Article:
New Wheels for TheBus
Some buses have passed the million-mile mark. Now the fleet is getting an overhaul, including new EV and clean-diesel models.
Honolulu’s new electric buses still wear their iconic yellow and orange on the outside, but inside they have quieter engines and smoother rides.
“The operators love them because they’re really powerful and really quiet,” says Jon Nouchi, deputy director of Honolulu’s Department of Transportation Services. People can talk and “not be overcome by the noise and vibration.”
The city’s older buses – many still operating beyond their mileage “life expectancy” – are being phased out to make room for new buses – some of them built to meet the fleet’s zero-emissions goal by 2035.
But not every new bus is electric. Oahu Transit Services, a nonprofit that operates TheBus and HandiVan for the City and County of Honolulu, is also getting 35 new 60-foot, articulated, fuel-efficient and “clean-diesel” buses over a three year period from Nova Bus, a North American manufacturer, under a deal signed in August. Clean diesel refers to a diesel fuel that is refined to improve combustion efficiency and reduce harmful emissions.
Nouchi says the 60-foot articulated buses will be among the last the city electrifies because of current technology: the heavy weight of their batteries and the limited range of those batteries.
The articulated buses, which can seat 54 people, operate on some of O‘ahu’s busiest routes. However, some roads and highways exclude their use: For example, 40-foot buses ply the Mākaha to Ala Moana Center’s Route C instead of the heavier 60-foot ones because of the weight limit on a bridge near Mākaha Beach Park, according to Nouchi.
“We don’t necessarily want to be carrying thousands and thousands of pounds of batteries onboard these already heavy, articulated 60-foot buses,” he says. “The impact to the roadways would be pretty terrible, and the cost would actually be quite extravagant.” DTS plans to stop buying diesel buses after fiscal year 2025.
Hawaii Business got an exclusive tour inside of the Kalihi Bus Facility’s maintenance department, where buses are constantly being repaired, fixed and upgraded.
Some Cost More Than $1 Million
OTS also acquired 30 new 60-foot articulated buses prior to the latest Nova Bus deal. These fuel-efficient diesel buses went into service last year.
Some of the new 60-foot buses, made by New Flyer Industries, feature vinyl seating, woodlike floors, beach designs by the doors, and cameras that feed a security monitor next to the driver’s seat.
Every bus has custom-built seating arrangements, interior colors, windows and bike racks, based on city requests. The vinyl seats on the new buses are easier to clean than the fabric ones on older buses – a nod to the pandemic and passenger sensibilities, Nouchi says.
A 60-foot heavy duty, clean diesel articulated bus costs about $1.1 million, according to DTS. A 40-foot diesel bus costs $600,000, but a diesel/hybrid is an additional $100,000; 40-foot electric buses can cost over $1 million.
Nouchi says the federal government covers 80% of the cost of a new bus, and the city pays 20%. The OTS fleet has about 466 buses, including 17 electric buses now in service, with 50 to 60 new buses ordered in a typical year.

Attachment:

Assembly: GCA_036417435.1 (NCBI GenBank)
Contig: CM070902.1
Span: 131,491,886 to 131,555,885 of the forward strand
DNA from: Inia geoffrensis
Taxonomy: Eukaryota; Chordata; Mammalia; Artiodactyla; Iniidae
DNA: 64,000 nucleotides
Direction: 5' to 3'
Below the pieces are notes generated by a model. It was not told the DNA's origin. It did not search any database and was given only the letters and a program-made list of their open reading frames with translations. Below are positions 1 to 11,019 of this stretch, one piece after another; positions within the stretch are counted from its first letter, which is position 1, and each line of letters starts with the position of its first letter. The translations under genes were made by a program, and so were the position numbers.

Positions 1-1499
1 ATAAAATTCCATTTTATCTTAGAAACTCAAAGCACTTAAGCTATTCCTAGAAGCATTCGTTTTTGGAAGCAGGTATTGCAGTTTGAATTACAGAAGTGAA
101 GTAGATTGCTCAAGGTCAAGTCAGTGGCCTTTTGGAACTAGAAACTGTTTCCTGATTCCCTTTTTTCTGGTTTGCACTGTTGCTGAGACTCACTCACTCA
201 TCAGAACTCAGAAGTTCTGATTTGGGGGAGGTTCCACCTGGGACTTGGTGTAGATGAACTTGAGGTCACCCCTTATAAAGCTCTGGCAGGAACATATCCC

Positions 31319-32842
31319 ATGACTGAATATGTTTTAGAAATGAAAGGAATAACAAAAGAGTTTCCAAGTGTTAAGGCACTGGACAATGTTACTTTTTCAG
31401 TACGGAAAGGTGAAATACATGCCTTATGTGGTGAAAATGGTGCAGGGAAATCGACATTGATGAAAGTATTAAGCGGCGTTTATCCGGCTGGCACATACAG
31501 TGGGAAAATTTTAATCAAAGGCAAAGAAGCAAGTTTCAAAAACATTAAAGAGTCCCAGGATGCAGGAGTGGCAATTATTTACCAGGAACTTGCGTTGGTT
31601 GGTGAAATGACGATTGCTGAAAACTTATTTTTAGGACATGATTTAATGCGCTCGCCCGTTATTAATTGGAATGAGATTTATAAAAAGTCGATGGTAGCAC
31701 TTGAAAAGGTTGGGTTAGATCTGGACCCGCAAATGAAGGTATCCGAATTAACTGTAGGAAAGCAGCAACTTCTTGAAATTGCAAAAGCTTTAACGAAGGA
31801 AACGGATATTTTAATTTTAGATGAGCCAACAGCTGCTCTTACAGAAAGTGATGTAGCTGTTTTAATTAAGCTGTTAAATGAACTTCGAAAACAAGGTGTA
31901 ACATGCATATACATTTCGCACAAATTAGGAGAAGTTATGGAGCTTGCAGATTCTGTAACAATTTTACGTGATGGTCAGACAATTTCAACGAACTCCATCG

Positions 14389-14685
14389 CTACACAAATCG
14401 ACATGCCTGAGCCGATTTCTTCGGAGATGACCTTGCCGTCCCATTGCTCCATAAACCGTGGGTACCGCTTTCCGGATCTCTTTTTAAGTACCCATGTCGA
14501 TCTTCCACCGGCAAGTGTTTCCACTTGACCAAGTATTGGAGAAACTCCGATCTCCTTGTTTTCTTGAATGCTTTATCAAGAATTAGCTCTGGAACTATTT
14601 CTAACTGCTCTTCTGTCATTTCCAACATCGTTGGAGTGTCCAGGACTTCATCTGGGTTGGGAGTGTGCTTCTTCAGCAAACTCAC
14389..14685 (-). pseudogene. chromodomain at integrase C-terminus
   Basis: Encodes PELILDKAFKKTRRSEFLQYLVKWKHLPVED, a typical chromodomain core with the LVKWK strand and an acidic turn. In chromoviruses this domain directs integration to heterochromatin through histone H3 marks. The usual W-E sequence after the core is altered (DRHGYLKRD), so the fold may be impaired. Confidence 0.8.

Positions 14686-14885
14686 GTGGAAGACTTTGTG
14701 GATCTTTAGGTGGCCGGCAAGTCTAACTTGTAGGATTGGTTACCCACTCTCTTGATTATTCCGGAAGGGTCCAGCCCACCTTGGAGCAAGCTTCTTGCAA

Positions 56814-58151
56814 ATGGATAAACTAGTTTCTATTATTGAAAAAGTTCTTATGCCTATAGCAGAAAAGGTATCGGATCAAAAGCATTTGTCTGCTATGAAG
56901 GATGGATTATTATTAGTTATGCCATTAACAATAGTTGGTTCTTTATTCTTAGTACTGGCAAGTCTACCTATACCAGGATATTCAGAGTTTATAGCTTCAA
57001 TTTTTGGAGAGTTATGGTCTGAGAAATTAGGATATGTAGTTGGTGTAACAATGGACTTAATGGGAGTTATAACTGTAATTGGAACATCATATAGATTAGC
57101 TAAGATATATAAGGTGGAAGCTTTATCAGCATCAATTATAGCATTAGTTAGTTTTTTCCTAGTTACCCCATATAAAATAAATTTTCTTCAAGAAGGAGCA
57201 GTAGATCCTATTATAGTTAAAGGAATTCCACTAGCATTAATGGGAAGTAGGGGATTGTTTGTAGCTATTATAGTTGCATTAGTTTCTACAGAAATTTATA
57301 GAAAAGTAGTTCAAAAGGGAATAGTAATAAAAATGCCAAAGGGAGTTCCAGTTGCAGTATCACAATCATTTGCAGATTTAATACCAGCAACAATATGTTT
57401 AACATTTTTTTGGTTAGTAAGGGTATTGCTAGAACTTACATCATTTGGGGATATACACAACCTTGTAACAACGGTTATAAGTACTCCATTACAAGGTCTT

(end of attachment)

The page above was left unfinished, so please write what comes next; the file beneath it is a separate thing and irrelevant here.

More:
Repurposing Old Busses
The minimum life of a city bus is 12 years or 500,000 miles, Nouchi says, though many run well past that – some operate for more than 20 years. “We run these buses about as hard as any agency in the country,” says Nouchi, noting a lot “have gone over the million-mile mark without a major overhaul.”
But it “gets harder and harder to find parts” as the buses get older, he says. Retired buses are salvaged for parts, though some buses that are still operational get donated to Neighbor Islands for county bus systems or are auctioned, Nouchi says. Hawai‘i County has received 13 buses from Honolulu for its Hele-On transit system.
Most Honolulu buses can stoop down when stopped so passengers can board more easily, but 15 “high-floor” buses built in 2003 are still running, according to Nouchi.
In 2015, there was a plan to repurpose old city buses into shelters and showers for the homeless. But the plan died because it was “cost prohibitive,” says Jun Yang, who helped spearhead the project. He is currently the homeless coordinator for the state Department of Transportation.
The challenges included where to park the buses, and how to provide water and dispose of wastewater.
“At the end of the day, it became pretty expensive to get one of these done to retrofit a bus,” says Yang.
Getting Ready for Rail
The city plans to open rail’s first 10 miles from East Kapolei to Aloha Stadium this summer or early fall and intends to increase bus service to rail stations. TheBus and HandiVan riders who pay fares with HOLO cards can use them on the rail as well.
Bus ridership continues to recover from the pandemic. As of December 2022, it was approximately 37% lower than pre-pandemic levels, according to OTS. But average weekday ridership was 116,795, up 15% from the previous year. As of February 2023, average weekday ridership was 127,640.
By the end of fiscal year 2024, DTS expects to have completed the procurement of another 19 electric buses, for a total of 36.
Currently, OTS has 25 electric vehicle dispensers and can charge 9 buses at a time, but Nouchi says they will eventually have to add charging infrastructure at its two main facilities and other transit centers across the island.
“Electrification is the greatest new, in-place and current thing on our horizon,” he says. “If we burn a gallon of diesel at a power plant and then plug our electric bus in and use the power from that same gallon of diesel — we get five times the mileage for that.
“The benefits are so far-reaching, that it’s hard for us to walk away from it.”